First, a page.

# SINGLE PLAYER CARD GAMES

Bored and getting sick of scrolling endlessly on your phone? If that’s the case, we’ve got the solution for you! All you need to do is grab a deck of cards and try out one (or more!) of these amazing single player card games! Who knew playing cards by yourself could be so much fun? With these games in your arsenal, you’ll no longer be doom-scrolling on your phone when you could be entertaining yourself for hours with a single deck of cards! So, without further ado, let’s get to know the 15 best single player card games you should absolutely play!

For more like this, check out our post on the best games to play when bored – either alone or with friends!

## 1. SOLITAIRE

Of course, before we dive into the various versions of Solitaire card games, the first single player card game we should mention is traditional Solitaire.

A classic game played with a standard deck of 52 cards, Solitaire is a single-player game where the objective is to build four foundation piles, each starting with an Ace and ending with a King, sorted by suit. To start, deal the cards into seven tableau columns, with the top card of each column face-up. The first column should have one card, the second column two cards, the third three cards, and so on. The rest of the cards form the stockpile, which you use whenever you run out of moves.

To play, move cards between tableau columns to uncover hidden cards, ultimately aiming to create descending sequences of alternating colors. By moving cards around and uncovering hidden cards, you’ll start building on the four foundation piles. To win, you’ll need to move all the cards onto the foundation piles.

## 2. PYRAMID SOLITAIRE

A classic variation of the standard Solitaire game you should play is Pyramid Solitaire. In this game, players aim to remove pairs of cards from a pyramid-shaped tableau layout. Each pair must have a combined value of 13. You can remove cards from the pyramid if they are completely visible and not covered by other cards. As pairs are removed, the goal is to completely clear the pyramid.

Most cards hold the numerical value of the card, so it’s easy to remember. However, Aces have a value of 1, Jacks have a value of 11, Queens have a value of 12, and Kings have a value of 13. This means you don’t need to pair a King in order to remove it from the pyramid!

## 3. ELEVENS

Elevens is one of our favorite single player card games – and for good reason! Elevens is a simple yet engaging card game where players aim to clear the deck by pairing cards that have a combined rank value of 11. This game shares some similarities with other Solitaire games, such as Pyramid Solitaire and Bowling Solitaire.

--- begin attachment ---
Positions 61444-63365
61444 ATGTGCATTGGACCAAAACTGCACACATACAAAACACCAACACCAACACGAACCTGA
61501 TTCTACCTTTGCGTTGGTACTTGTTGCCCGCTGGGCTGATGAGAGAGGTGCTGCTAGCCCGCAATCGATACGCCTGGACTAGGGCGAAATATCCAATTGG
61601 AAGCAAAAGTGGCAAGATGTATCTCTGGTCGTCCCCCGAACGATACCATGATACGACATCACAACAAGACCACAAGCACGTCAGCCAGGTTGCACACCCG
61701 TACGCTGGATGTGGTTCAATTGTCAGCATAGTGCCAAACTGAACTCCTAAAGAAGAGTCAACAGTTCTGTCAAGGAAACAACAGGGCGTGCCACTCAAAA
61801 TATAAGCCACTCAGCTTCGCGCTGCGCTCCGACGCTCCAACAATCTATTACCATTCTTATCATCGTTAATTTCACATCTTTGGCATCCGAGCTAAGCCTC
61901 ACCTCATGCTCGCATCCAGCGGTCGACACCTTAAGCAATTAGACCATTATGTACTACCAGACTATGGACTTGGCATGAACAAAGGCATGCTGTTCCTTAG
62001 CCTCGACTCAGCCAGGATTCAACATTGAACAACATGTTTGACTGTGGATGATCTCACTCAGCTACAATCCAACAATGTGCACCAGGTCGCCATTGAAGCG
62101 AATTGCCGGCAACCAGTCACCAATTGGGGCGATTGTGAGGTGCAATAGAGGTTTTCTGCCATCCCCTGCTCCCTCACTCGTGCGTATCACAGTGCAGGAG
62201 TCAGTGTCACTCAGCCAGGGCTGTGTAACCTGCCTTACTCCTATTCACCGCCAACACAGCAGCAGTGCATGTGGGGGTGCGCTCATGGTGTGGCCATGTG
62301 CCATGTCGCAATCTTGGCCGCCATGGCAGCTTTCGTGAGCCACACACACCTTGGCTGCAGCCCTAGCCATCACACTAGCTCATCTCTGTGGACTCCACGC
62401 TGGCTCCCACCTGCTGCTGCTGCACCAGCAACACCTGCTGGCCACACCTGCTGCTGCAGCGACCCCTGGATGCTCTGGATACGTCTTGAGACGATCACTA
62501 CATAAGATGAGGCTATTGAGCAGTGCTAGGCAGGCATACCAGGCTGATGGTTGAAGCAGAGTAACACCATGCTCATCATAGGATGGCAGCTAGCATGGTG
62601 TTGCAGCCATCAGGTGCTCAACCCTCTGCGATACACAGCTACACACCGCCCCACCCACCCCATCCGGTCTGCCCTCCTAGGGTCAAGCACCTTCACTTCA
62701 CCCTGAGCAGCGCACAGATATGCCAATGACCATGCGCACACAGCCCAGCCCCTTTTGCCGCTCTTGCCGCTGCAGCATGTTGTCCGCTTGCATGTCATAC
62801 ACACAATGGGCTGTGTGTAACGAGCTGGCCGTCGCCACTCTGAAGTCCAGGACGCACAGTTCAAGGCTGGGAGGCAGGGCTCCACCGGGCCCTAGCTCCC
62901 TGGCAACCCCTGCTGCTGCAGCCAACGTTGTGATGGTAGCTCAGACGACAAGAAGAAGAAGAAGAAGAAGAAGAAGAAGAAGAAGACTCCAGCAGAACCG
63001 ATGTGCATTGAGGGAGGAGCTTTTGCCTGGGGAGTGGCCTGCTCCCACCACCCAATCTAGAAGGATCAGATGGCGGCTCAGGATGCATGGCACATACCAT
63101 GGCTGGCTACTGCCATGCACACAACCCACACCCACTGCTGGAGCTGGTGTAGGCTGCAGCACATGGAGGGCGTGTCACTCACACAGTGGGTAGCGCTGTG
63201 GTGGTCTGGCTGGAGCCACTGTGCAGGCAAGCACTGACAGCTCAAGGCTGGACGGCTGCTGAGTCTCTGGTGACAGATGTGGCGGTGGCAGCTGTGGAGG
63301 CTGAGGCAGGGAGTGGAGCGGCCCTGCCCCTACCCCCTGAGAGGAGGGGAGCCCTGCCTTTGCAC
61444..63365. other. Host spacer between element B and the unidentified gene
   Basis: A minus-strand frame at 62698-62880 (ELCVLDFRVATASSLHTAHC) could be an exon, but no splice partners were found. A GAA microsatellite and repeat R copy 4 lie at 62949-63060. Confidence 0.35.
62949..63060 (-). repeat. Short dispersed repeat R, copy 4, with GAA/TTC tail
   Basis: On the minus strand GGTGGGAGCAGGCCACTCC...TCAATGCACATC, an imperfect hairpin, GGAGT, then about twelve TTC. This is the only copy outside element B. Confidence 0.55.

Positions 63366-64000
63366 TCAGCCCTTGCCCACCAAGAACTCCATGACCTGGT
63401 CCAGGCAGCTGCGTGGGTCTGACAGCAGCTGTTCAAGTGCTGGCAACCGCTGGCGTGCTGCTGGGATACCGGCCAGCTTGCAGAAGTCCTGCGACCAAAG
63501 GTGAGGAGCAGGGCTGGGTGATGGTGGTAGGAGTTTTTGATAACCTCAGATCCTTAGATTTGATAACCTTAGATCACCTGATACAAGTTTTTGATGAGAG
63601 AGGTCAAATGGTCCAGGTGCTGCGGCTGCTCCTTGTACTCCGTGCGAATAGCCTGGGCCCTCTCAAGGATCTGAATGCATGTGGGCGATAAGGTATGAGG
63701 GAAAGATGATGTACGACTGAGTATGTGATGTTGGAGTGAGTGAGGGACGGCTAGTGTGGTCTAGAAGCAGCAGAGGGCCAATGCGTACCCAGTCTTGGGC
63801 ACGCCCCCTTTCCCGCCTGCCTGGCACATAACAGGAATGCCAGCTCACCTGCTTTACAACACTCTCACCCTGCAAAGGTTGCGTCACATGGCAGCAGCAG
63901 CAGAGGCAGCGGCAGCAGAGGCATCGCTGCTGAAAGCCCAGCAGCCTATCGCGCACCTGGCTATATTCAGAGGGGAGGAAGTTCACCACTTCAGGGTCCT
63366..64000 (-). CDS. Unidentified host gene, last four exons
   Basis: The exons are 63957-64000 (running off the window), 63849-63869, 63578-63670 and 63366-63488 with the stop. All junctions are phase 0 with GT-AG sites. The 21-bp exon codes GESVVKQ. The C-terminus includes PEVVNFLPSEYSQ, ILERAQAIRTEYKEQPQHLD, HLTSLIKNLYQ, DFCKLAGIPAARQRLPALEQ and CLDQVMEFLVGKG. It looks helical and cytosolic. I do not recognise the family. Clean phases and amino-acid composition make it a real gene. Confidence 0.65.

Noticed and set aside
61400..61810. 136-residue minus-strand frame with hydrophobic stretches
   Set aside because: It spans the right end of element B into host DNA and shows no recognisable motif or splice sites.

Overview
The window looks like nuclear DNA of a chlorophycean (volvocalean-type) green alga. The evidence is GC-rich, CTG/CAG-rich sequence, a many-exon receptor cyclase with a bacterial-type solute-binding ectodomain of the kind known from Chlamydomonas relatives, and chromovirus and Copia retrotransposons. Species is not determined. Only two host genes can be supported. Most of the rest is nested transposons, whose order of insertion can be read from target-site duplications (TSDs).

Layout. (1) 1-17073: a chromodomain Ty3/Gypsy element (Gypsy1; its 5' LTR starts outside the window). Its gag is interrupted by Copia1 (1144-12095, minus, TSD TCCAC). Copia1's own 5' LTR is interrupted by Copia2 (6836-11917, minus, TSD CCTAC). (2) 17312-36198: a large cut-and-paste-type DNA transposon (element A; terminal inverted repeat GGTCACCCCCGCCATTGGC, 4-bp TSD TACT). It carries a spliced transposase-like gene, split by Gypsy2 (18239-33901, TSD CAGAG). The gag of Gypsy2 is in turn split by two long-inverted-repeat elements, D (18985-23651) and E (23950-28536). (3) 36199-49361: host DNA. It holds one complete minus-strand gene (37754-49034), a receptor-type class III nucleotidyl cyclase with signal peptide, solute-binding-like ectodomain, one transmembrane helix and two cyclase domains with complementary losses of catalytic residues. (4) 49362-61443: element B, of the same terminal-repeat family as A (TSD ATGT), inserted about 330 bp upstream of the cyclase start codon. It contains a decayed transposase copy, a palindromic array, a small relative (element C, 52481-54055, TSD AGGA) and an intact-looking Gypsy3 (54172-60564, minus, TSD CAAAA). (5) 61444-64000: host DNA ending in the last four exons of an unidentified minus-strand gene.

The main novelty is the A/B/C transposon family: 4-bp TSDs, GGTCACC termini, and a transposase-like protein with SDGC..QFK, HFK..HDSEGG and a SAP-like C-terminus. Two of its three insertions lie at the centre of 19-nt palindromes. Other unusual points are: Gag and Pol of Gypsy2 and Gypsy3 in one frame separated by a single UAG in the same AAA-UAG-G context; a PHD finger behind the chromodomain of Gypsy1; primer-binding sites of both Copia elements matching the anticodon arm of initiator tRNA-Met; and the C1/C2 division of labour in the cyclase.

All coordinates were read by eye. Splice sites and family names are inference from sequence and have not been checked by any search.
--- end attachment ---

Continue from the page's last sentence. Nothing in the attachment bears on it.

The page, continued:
To play Elevens, deal 9 cards in 3 rows and start making matches that add up to 11. You may only use the cards in your 3×3 grid. You can replenish any empty spots in the grid with your deck. And remember: you have to empty your deck, too, in order to win the game!

In this game, cards with face values of 2 to 10 are worth their numerical value, face cards are worth 11, and Aces are worth 1.

This game may sound easy, but it’s one of the more deceptively tricky single player card games out there!

## 4. TRI-PEAKS SOLITAIRE

If you’ve mastered standard Solitaire, one of the first Solitaire variations I would recommend for a little something different is Tri-Peaks Solitaire. Tri-Peaks Solitaire challenges players to clear a tableau of cards arranged in three peaks, hence its name.

The objective? Remove cards that are one rank higher or lower than the face-up card on the waste pile, with the goal of removing all cards from the peaks into the waste pile. For example, if there is a 3 face-up on the waste pile, then you can only move a 2 or 4 from the peaks into the waste pile. Just as with Pyramid Solitaire, you can only move cards once they are uncovered. So, you’ll start from the bottom rows of the peaks first. The game ends when all cards have been cleared from the tableau or no more moves are possible.

## 5. PORTRAITS

Portraits is another amazing single player card game you should play at some point in your life! The goal of Portraits is to collect all the face cards of the deck or the “portraits.”

To play, shuffle a standard deck of 52 cards. Then, one at a time, draw the cards to make rows of 5 cards. First, draw 5 cards to create the Public Sales row. And draw another 5 cards, one by one, to place on the Asset Cards row. If you draw any face cards when drawing for the Asset Cards, move them to the Private Collection row above the Public Sales row. If you fill up all five spaces of the Public Sales row, you lose!